Are victims satisfied with the blood inquiry findings?

Might this finally bring closure...
28 May 2024

Interview with 

Andy Evans & Joan Edgington

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Blood transfusion

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What have the victims of the UK blood scandal - who have been campaigning for decades - made of the inquiry’s findings? Here’s Andy Evans…

Andy - It almost seemed that everything that we had been telling people and shouting from the rooftops for the last 30 to 40 years had been written down by this ex high court judge and signed off as part of the inquiry process. I feel vindicated for all the years that we've been pushing the injustice that has happened to us. We hope now that people will start to think that they can actually have a voice, whereas they felt they couldn't before.

Chris - And where now for you? What will you do next?

Andy - I don't know. I think there's going to be a little bit of digging into both the report, which is enormous. So we're going to have to take time to read through that. And we'll be working with Sir Robert Francis, who's heading up the infected blood compensation authority over the next few weeks to see if we can iron out any ambiguities and the levels of compensation that will really allow people to use this as a turning point in their lives and maybe start to heal from it. But what comes next? I don't know. I think I'm going to take a break for a couple of weeks now. We're going to Portugal for my mum's 70th birthday. When I come back, hopefully I'll have a bit more energy to decide what to do with everything. But people are still wanting prosecutions for people who were involved back in the day who made these decisions, particularly licensing authorities and the ministers that declared that there was no comprehensive proof that there was a link between haemophilia products and HIV when the warnings were there. So there's plenty to get our teeth into. I really hope at some point though, I'll be able to let this go and put it down and maybe think about trying to live the rest of my life for me and my family.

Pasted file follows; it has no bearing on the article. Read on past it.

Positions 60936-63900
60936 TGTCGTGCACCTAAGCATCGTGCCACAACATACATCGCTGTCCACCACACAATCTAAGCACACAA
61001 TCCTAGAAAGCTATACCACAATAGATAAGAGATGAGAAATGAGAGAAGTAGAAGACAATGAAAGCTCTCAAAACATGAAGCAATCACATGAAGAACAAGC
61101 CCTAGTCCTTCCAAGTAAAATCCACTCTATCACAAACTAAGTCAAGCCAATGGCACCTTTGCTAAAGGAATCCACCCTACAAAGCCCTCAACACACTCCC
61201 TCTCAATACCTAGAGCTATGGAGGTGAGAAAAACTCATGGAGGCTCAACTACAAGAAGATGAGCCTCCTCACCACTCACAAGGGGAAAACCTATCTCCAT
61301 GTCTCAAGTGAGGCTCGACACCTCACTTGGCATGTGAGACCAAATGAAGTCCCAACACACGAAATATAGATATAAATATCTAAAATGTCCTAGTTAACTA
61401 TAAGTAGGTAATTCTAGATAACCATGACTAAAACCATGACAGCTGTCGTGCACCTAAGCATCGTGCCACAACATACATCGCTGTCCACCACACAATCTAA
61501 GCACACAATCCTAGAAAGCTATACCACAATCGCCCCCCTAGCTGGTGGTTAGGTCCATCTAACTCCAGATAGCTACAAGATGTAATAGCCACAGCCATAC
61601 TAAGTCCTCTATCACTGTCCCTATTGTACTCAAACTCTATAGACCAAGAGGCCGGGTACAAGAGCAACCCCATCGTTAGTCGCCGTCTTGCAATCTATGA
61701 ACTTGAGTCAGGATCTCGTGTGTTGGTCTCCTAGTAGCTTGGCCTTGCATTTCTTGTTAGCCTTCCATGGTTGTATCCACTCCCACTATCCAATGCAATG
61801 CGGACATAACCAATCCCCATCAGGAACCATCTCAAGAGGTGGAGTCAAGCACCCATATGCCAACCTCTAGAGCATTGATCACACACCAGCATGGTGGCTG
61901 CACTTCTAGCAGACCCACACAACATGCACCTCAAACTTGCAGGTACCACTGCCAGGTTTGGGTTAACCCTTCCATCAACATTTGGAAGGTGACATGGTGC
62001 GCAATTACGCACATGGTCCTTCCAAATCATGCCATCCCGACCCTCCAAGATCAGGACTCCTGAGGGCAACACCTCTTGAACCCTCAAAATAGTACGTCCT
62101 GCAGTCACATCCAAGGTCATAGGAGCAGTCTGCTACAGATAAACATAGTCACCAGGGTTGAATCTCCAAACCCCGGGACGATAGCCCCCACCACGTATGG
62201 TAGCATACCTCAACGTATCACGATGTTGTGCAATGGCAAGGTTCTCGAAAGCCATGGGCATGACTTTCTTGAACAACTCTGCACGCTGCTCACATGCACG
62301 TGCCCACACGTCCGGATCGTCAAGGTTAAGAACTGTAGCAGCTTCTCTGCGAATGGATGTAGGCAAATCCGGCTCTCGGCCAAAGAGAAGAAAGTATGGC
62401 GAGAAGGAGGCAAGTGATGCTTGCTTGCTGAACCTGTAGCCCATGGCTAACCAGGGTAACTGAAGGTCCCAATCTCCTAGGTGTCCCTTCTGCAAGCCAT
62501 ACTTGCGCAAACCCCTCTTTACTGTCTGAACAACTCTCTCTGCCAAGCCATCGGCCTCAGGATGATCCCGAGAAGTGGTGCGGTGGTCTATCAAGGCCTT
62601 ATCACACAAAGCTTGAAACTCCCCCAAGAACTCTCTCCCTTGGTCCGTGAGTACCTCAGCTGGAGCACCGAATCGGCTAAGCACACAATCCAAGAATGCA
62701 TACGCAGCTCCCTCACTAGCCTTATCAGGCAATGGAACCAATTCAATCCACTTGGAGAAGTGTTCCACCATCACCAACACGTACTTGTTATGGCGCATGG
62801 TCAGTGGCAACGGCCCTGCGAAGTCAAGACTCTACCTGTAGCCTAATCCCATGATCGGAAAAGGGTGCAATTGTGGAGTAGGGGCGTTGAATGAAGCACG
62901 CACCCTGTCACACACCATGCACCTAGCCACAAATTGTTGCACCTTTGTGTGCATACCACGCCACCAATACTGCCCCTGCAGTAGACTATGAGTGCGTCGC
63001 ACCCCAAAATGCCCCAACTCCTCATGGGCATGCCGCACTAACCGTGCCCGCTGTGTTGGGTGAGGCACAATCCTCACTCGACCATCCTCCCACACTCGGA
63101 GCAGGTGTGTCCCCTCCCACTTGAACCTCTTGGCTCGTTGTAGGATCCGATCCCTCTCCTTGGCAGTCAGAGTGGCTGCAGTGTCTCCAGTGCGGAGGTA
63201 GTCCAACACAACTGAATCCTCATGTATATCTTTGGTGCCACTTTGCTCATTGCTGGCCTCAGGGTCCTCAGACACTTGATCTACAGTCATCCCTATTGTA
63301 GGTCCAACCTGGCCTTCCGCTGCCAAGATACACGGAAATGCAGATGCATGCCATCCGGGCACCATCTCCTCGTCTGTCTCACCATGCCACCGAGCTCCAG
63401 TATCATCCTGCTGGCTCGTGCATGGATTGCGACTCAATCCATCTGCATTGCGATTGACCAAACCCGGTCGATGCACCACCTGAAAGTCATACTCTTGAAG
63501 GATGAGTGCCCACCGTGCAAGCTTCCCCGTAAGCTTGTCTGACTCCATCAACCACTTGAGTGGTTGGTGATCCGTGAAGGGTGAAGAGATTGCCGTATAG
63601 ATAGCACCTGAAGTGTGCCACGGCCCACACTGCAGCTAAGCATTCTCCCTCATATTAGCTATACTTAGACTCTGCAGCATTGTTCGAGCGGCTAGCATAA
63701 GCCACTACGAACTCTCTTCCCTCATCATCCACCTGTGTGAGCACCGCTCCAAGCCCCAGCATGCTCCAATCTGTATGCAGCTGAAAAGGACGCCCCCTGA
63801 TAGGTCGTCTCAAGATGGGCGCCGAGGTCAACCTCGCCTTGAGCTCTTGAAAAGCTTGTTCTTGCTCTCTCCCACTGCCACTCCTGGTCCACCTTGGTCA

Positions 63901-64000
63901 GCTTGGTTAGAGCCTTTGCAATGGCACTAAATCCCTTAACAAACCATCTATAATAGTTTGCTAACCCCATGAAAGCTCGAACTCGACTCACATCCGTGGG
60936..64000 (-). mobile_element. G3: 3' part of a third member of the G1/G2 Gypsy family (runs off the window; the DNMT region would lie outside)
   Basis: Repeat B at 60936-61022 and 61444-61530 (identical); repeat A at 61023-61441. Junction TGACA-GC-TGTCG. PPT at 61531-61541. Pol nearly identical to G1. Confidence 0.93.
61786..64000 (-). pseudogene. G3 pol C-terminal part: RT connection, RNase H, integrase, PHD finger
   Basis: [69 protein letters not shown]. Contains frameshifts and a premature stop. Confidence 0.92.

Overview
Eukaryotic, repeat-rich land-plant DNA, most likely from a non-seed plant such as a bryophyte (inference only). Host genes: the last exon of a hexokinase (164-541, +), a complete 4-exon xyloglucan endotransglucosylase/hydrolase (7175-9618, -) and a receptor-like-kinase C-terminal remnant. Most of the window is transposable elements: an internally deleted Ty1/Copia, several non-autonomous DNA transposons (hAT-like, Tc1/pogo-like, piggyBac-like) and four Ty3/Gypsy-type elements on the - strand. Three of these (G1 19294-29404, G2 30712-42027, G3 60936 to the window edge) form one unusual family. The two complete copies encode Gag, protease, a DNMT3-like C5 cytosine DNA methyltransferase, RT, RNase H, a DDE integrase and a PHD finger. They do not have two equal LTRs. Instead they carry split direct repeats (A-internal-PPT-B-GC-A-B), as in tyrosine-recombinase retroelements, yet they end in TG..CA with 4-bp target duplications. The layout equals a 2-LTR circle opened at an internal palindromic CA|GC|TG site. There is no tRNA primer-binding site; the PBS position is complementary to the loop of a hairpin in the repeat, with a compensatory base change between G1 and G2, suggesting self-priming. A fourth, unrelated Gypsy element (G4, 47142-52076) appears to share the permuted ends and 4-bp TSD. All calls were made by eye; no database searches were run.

Andy Evans. Let’s conclude with the thoughts of Joan Edgington who told us about her hepatitis infection a little earlier on…

Joan - The first time I was in the room with thousands of people who'd been through similar experience, who validated all the issues and struggles, that in itself was worth everything to me, to then find out that the inquiry team were tackling it with full heart, total integrity, have absolute admiration for Sir Brian and the whole team. We then come to the recent publication of the report, and it's more than we could have hoped for. He has gone into such detail and has pulled no punches. And the key word that so often is repeated amongst us is validation. We were telling the truth all along.

Chris - And where does this leave you? What will you do next?

Joan - <laugh>, that is such a good question. You can tell by my voice I'm really, really tired. Immediately I will rest up. I then think I will take time to grieve. Too many people died. Too many friends died. And then if needs be, I would gladly join another campaign that's looking at holding those in power to account and getting them to use honesty, integrity, transparency, and all those wonderful words. The system has to change. Nobody should go through this kind of inquiry again, even though we had the very best team behind us, it has been a long, exhausting, and often traumatic process.

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